According to an article that just appeared in Science magazine, scientists in Germany have completed building a stellarator by the name of Wendelstein 7-X (W7-X), and are seeking regulatory permission to turn the facility on in November. If you can’t get past the Science paywall, here’s an article in the popular media with some links. Like the much bigger ITER facility now under construction at Cadarache in France, W7-X is a magnetic fusion device. In other words, its goal is to confine a plasma of heavy hydrogen isotopes at temperatures much hotter than the center of the sun with powerful magnetic fields in order to get them to fuse, releasing energy in the process. There are significant differences between stellarators and the tokamak design used for ITER, but in both approaches the idea is to hold the plasma in place long enough to get significantly more fusion energy out than was necessary to confine and heat the plasma. Both approaches are probably scientifically feasible. Both are also white elephants, and a waste of scarce research dollars.
The problem is that both designs have an Achilles heel. Its name is tritium. Tritium is a heavy isotope of hydrogen with a nucleus containing a proton and two neutrons instead of the usual lone proton. Fusion reactions between tritium and deuterium, another heavy isotope of hydrogen with a single neutron in addition to the usual proton, begin to occur fast enough to be attractive as an energy source at plasma temperatures and densities much less than would be necessary for any alternative reaction. The deuterium-tritium, or DT, reaction will remain the only feasible one for both stellarator and tokamak fusion reactors for the foreseeable future. Unfortunately, tritium occurs in nature in only tiny trace amounts.
The question is, then, where do you get the tritium fuel to keep the fusion reactions going? Well, in addition to a helium nucleus, the DT fusion reaction produces a fast neutron. These can react with lithium to produce tritium. If a lithium-containing blanket could be built surrounding the reaction chamber in such a way as to avoid interfering with the magnetic fields, and yet thick enough and close enough to capture enough of the neutrons, then it should be possible to generate enough tritium to replace that burned up in the fusion process. It sounds complicated but, again, it appears to be at least scientifically feasible. However, it is by no means as certain that it is economically feasible.
Consider what we’re dealing with here. Tritium is an extremely slippery material that can pass right through walls of some types of metal. It is also highly radioactive, with a half-life of about 12.3 years. It will be necessary to find some way to efficiently extract it from the lithium blanket, allowing none of it to leak into the surrounding environment. If any of it gets away, it will be easily detectable. The neighbors are sure to complain and, probably, lawyer up. Again, all this might be doable. The problem is that it will never be doable at a low enough cost to make fusion reactor designs based on these approaches even remotely economically competitive with the non-fossil alternative sources of energy that will be available for, at the very least, the next several centuries.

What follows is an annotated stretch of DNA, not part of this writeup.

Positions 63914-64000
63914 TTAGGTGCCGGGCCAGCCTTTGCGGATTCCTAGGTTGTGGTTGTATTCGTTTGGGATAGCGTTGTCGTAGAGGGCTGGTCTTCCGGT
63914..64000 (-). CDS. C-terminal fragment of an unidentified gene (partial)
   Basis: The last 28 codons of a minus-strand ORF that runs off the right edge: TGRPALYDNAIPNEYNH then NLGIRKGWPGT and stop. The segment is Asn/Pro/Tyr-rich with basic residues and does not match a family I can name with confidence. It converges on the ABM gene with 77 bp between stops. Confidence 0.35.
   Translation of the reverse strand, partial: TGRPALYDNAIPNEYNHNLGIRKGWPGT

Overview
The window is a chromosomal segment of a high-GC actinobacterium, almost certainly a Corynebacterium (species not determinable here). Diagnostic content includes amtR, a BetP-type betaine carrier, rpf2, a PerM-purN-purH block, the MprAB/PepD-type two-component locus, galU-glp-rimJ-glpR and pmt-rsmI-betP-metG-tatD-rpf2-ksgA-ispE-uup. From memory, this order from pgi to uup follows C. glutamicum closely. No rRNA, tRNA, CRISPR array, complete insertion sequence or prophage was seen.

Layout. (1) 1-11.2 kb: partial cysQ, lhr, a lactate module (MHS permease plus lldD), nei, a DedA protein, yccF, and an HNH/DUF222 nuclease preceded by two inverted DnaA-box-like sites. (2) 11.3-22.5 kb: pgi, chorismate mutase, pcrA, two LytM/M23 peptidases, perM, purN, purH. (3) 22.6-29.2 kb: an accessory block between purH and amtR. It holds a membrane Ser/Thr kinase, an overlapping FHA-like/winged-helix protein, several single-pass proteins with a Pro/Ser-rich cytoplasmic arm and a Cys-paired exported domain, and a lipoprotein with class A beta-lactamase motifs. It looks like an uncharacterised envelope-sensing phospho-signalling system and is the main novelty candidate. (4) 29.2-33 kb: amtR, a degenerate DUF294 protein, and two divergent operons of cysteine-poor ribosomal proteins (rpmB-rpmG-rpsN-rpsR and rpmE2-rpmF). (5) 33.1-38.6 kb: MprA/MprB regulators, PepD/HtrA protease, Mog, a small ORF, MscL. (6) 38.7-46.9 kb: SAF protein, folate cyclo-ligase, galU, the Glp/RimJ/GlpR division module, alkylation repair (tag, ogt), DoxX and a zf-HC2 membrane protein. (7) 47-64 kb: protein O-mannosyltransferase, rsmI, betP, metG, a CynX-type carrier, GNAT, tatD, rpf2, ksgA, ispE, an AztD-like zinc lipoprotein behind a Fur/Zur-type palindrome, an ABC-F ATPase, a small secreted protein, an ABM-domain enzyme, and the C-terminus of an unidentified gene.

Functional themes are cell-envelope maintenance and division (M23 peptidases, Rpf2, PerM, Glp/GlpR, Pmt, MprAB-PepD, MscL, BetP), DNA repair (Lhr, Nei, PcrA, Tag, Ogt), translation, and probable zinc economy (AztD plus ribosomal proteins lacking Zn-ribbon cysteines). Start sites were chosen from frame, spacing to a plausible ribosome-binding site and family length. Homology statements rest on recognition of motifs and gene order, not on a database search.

What’s that? Reactor design studies by large and prestigious universities and corporations have all come to the conclusion that these magnetic fusion beasts will be able to produce electricity at least as cheaply as the competition? I don’t think so. I’ve participated in just such a government-funded study, conducted by a major corporation as prime contractor, with several other prominent universities and corporations participating as subcontractors. I’m familiar with the methodology used in several others. In general, it’s possible to make the cost electricity come out at whatever figure you choose, within reason, using the most approved methods and the most sound project management and financial software. If the government is funding the work, it can be safely assumed that they don’t want to hear something like, “Fuggedaboudit, this thing will be way too expensive to build and run.” That would make the office that funded the work look silly, and the fusion researchers involved in the design look like welfare queens in white coats. The “right” cost numbers will always come out of these studies in the end.
I submit that a better way to come up with a cost estimate is to use a little common sense. Do you really think that a commercial power company will be able to master the intricacies of tritium production and extraction from the vicinity of a highly radioactive reaction chamber at anywhere near the cost of, say, wind and solar combined with next generation nuclear reactors for baseload power? If you do, you’re a great deal more optimistic than me. W7-X cost a billion euros. ITER is slated to cost 13 billion, and will likely come in at well over that. With research money hard to come by in Europe for much worthier projects, throwing amounts like that down a rat hole doesn’t seem like a good plan.
All this may come as a disappointment to fusion enthusiasts. On the other hand, you may want to consider the fact that, if fusion had been easy, we would probably have managed to blow ourselves up with pure fusion weapons by now. Beyond that, you never know when some obscure genius might succeed in pulling a rabbit out of their hat in the form of some novel confinement scheme. Several companies claim they have sure-fire approaches that are so good they will be able to dispense with tritium entirely in favor of more plentiful, naturally occurring isotopes. See, for example, here, here, and here, and the summary at the Next Big Future website. I’m not optimistic about any of them, either, but you never know.